Just how quick was the great tyrant lizard, exactly? Experts in biomechanics think she was pretty damn quick – but still probably not as fast as you think.
Researchers have been debating over the speed of dinosaurs – and T. rex, specifically – for years. Reconstructions of dinosaurs toward the end of the 19th century often depicted them as fast-moving creatures, but by the mid-twentieth century, that vision had been turned on its head. Large, bipedal theropods like T. rex were often presented standing completely upright, their tails dragging along behind them in a manner suggestive of slow, lumbering locomotion.
Over the last few decades, however, the standard model of T. rex locomotion has been revised yet again. Some studies have pushed for a "fast-running" T. rex hypothesis, claiming that the tyrant lizard may have been capable of speeds in excess of 45 miles per hour – but more recent investigations now suggest that T. rex was neither sloth-like nor super-swift. According to John R. Hutchinson (who has published studies on T. rex biomechanics in scientific journals no less-esteemed than Nature), Tyrannosaur speeds likely topped out in the "moderate range" of 5–11 meters per second, or between 15 and 25 miles per hour. You might be able to outrun a T. rex on the low end of that spectrum – but the middle- to high-end? Unless you're an elite athlete, odds are you're a goner. (For reference: Usain Bolt holds the world record for fastest human footspeed, clocking in at just under 28 miles per hour.)
One of the most significant studies to examine the speed of T. rex and other theropods was published in 2007 by William Sellers and Phillip Manning, paleontologists at the University of Manchester. The study was unique in that it relied on a computer program called GaitSym to model the top speed of five different dinosaurs: Compsognathus, Velociraptor, Dilophosaurus, Allosaurus and T. rex. (All of which, it bears mentioning, were bipedal and carnivorous.)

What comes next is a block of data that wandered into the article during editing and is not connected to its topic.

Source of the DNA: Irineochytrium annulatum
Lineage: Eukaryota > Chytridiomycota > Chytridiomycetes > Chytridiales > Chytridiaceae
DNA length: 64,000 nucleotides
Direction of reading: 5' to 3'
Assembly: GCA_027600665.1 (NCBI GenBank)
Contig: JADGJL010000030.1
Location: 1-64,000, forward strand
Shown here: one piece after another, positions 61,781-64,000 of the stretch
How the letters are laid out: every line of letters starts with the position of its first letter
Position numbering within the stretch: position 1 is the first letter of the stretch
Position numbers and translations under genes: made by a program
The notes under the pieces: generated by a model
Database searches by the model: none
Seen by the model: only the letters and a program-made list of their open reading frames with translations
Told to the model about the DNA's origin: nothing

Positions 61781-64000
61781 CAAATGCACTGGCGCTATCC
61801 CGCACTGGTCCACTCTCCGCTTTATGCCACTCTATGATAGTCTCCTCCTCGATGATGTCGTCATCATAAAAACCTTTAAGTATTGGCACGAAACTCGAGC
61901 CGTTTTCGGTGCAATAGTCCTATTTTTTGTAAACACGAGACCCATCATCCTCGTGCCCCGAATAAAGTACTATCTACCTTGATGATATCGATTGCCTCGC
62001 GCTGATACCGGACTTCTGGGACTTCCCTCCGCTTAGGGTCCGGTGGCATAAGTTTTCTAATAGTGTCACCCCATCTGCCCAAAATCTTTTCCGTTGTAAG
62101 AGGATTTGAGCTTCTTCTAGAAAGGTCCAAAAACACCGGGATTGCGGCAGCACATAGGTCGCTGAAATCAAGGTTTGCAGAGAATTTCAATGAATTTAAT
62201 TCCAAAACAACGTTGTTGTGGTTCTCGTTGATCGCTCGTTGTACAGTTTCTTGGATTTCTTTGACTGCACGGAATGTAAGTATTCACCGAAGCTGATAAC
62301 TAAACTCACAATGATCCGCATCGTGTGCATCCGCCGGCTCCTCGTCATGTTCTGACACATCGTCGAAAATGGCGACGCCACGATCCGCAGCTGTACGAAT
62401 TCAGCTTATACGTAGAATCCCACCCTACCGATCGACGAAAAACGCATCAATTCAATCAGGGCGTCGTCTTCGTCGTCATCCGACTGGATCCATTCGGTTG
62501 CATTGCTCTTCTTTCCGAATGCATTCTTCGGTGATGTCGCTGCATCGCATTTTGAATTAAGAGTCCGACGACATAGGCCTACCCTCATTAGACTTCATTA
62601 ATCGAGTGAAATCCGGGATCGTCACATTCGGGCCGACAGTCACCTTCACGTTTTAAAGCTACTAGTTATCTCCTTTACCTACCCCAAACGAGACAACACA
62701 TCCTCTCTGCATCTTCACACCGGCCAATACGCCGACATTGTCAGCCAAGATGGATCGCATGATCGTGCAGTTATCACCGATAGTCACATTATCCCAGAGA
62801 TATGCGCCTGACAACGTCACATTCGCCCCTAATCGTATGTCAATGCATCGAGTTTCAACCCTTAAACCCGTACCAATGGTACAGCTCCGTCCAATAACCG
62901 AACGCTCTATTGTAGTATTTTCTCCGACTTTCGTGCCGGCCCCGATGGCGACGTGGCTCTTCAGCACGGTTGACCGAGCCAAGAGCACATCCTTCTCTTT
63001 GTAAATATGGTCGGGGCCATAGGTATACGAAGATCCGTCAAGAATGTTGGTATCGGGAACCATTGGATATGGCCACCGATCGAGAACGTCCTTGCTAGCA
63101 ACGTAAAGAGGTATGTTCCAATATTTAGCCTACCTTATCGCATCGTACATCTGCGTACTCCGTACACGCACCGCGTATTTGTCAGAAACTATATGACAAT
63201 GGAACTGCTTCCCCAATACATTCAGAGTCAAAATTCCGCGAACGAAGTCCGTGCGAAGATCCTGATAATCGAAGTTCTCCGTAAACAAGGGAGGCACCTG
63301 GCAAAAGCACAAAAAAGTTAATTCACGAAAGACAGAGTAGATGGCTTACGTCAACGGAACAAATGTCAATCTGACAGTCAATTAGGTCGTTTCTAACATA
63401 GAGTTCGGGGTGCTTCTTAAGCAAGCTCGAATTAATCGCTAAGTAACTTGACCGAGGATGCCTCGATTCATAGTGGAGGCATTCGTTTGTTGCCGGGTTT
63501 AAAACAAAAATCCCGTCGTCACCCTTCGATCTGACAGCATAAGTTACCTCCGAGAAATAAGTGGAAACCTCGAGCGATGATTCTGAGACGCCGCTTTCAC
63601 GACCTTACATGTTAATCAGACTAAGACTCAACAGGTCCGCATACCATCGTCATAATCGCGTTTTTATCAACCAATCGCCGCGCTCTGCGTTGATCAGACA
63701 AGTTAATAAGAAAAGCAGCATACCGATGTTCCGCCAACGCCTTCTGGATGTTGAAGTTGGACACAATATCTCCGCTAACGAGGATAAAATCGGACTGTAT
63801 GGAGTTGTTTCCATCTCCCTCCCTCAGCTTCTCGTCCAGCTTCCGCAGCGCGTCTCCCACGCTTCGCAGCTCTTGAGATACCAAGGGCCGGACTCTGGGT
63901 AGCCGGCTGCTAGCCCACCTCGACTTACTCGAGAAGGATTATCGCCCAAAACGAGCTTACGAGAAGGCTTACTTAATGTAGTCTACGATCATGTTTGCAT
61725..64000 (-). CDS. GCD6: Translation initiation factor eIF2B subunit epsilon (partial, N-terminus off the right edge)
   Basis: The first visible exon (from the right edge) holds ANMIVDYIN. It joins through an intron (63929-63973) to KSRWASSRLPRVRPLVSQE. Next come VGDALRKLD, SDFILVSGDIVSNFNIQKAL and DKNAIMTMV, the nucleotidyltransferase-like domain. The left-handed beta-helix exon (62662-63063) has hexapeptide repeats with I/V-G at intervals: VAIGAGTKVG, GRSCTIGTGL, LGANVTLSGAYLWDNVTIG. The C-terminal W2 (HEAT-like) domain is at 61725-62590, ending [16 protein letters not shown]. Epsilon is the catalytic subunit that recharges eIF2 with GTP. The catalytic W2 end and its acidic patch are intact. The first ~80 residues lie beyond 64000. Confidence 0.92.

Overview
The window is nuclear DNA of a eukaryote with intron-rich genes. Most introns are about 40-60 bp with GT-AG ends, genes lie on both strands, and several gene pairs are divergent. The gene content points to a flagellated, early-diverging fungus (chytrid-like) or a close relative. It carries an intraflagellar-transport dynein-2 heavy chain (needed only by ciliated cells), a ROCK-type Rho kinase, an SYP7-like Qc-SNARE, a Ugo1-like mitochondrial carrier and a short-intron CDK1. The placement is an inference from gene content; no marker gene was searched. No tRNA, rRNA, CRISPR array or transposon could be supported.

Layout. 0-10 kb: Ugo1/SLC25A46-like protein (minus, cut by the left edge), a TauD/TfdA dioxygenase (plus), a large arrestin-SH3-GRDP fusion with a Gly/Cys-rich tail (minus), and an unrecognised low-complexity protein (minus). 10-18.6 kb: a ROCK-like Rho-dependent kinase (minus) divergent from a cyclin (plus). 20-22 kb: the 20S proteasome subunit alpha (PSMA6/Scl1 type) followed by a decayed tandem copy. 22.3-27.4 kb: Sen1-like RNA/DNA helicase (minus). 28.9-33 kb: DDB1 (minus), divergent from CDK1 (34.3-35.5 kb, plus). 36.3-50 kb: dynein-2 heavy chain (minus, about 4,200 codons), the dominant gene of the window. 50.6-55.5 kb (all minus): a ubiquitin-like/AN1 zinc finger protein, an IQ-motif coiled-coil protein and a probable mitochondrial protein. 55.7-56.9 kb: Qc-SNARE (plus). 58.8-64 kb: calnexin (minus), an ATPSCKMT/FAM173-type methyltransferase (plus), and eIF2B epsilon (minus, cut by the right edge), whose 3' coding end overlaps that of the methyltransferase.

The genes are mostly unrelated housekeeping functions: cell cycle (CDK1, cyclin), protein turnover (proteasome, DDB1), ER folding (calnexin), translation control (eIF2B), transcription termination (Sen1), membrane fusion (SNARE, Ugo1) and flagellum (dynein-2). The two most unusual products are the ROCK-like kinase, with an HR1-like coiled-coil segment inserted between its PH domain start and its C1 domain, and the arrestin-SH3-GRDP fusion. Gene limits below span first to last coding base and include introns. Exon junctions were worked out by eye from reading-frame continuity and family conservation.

The pair used data from known fossil models to reconstruct the dinosaurs' locomotive anatomies and musculoskeletal features. These models were then pushed to their limits in the GaitSym program, which ran each dinosaur's model through different combinations of muscle activation patterns. Patterns that caused the models to falter were abandoned, while simulations where the dinosaur ran at least 15 meters were investigated more thoroughly.
Finally, Sellers and Manning simulated the running speeds of humans, emu and ostrich – species with documented top speeds – to help validate the accuracy of GaitSym. Here are the figures they came up with, as reported in Proceedings of the Royal Society B:
This is the table we used to create the infographic up top. You'll notice the estimated speed for T. rex (8.0 meters per second) is smack dab in the middle of the "moderate range" of 5–11 ms-1 cited by Hutchinson. Dromaius, Struthio and Homo correspond to emu, ostrich and human, respectively. These numbers corresponded well with top speed data for all three species, and helped demonstrate the accuracy of the GaitSym model.
The upshot: the smaller the bipedal theropod, the faster it runs (just look at that freaking Compy!). The good news is that according to Sellers and Manning's models, the monstrous T. rex would actually be the easiest of the simulated dinosaurs to outpace in a sprint for your life. The bad news? Considering the average T. rex clocked in at about .44 kilometers per hour faster than the average human, there's still a pretty good chance you're humped.
I suppose the only consolation hidden in these findings is that when Sellers and Manning performed these simulations in 2007, they were still using model predictions that put T. rex's weight at 6,000 kg, but a study published by Hutchinson in 2011 put this figure at over 8,000 kg. If we go by the rule of bigger = slower, there's a chance the newer, larger T. Rex model would lag just a bit behind your average human. Unless T. rex really did run closer to 11 meters per second, in which case you're probably doomed no matter what.